If Blue Planet has taught us anything this year it's that there's still so much we don't know about the Earth's oceans.
Scientists estimate that around 90 per cent of the water on the planet is still unmapped, while more than two thirds of all marine life still unidentified.
It means that new species are still being discovered every day. Like this little guy, who's affectionately being referred to as, urm, the 'headless chicken monster'
Discovered lurking off the Gulf of Mexico during an exploratory dive by the National Oceanic and Atmospheric Administration (NOAA), the headless chicken monster is a sea cucumber more formally known as Enypniastes eximia - or "the dreamer".
It spends much of its life on the sea floor, but is capable of swimming if it needs to - for example, if fleeing from a predator. And if it's like most other sea cucumbers, it likely doesn't have a true brain or any proper organs, instead using its nerve endings to react to touch and light.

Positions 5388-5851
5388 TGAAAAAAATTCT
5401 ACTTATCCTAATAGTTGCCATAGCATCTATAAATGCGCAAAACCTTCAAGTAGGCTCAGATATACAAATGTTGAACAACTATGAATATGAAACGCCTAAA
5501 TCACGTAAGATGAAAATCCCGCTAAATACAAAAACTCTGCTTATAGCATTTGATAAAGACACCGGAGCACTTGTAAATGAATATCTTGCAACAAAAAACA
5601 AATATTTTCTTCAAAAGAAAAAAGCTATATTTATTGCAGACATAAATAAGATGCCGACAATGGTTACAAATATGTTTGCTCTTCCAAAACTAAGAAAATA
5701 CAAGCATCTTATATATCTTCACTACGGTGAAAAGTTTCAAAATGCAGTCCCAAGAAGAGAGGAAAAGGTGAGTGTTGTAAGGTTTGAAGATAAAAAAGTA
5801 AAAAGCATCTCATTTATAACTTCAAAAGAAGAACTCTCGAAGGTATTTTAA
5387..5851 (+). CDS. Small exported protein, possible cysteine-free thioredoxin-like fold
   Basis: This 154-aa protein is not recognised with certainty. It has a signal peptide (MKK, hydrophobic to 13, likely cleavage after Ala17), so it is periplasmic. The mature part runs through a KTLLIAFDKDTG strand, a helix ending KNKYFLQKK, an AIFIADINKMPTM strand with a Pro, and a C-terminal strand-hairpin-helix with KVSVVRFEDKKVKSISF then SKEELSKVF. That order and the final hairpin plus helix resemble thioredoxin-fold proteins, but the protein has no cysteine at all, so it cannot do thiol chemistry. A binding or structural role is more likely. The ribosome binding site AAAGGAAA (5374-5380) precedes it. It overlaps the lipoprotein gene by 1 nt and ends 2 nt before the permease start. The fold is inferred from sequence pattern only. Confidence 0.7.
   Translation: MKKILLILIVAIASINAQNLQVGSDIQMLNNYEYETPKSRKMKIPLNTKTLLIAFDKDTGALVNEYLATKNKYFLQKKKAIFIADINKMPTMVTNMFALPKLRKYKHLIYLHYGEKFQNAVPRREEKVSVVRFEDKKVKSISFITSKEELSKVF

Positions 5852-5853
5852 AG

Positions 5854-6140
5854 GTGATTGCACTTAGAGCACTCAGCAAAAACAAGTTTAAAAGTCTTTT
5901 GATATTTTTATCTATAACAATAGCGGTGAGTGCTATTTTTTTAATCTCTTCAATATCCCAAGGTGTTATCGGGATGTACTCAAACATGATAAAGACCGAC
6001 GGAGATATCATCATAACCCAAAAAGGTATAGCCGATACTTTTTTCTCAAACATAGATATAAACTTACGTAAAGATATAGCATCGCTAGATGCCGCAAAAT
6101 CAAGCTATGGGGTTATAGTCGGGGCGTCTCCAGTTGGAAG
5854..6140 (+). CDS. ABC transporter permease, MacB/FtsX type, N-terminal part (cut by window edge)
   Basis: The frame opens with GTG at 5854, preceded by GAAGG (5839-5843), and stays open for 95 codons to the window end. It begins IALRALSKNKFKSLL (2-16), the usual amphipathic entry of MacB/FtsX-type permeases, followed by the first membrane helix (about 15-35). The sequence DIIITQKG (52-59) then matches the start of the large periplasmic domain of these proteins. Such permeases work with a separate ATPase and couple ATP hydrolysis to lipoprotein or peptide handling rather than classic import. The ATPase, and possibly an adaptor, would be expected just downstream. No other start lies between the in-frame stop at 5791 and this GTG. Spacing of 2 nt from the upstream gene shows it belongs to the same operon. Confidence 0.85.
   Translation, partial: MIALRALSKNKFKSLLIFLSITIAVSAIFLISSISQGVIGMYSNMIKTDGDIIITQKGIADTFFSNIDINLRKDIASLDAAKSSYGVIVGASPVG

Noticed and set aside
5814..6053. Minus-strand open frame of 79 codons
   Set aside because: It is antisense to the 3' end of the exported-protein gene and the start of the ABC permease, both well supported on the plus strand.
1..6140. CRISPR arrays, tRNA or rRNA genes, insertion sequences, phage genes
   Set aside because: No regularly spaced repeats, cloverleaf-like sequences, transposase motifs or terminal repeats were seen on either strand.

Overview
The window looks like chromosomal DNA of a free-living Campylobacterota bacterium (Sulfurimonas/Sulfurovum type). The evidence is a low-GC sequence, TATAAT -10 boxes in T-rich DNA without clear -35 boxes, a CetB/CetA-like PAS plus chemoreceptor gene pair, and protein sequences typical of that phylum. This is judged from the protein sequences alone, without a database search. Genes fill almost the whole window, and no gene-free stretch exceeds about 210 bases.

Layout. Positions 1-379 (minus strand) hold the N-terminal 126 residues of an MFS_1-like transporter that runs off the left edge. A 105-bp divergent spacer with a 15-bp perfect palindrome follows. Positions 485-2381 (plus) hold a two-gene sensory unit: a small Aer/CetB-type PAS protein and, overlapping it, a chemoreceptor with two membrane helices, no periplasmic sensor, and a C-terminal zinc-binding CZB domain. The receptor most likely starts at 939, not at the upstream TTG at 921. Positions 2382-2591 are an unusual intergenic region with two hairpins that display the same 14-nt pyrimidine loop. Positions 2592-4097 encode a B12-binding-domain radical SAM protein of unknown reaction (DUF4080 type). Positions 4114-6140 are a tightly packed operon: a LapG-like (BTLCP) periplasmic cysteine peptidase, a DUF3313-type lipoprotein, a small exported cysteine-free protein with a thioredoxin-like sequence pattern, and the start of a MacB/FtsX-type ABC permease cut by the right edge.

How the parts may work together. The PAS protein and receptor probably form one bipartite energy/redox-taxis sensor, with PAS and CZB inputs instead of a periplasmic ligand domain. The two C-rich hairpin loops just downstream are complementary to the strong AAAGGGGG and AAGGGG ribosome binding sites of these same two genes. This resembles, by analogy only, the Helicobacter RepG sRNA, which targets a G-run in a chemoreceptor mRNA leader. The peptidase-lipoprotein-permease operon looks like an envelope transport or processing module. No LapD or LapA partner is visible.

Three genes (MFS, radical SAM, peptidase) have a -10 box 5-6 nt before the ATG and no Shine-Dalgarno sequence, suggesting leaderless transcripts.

The NOAA has been carrying out federally-funded studies of the US portion of the Gulf of Mexico. Between 30 November and 20 December they performed dives using a remotely operated vehicle and found the headless chicken monster on the eleventh dive.
They also came across a host of other previously unknown underwater creatures, including new types of octopus, squid and sea spider.
Still, the headless chicken monster is a cuddly ball of fluff compared to the absolute horror of the sea that we all learned about on Blue Planet earlier this year - the Bobbit worm.
Thanks for that, Blue Planet. We'd rather be face-to-face with a great white shark.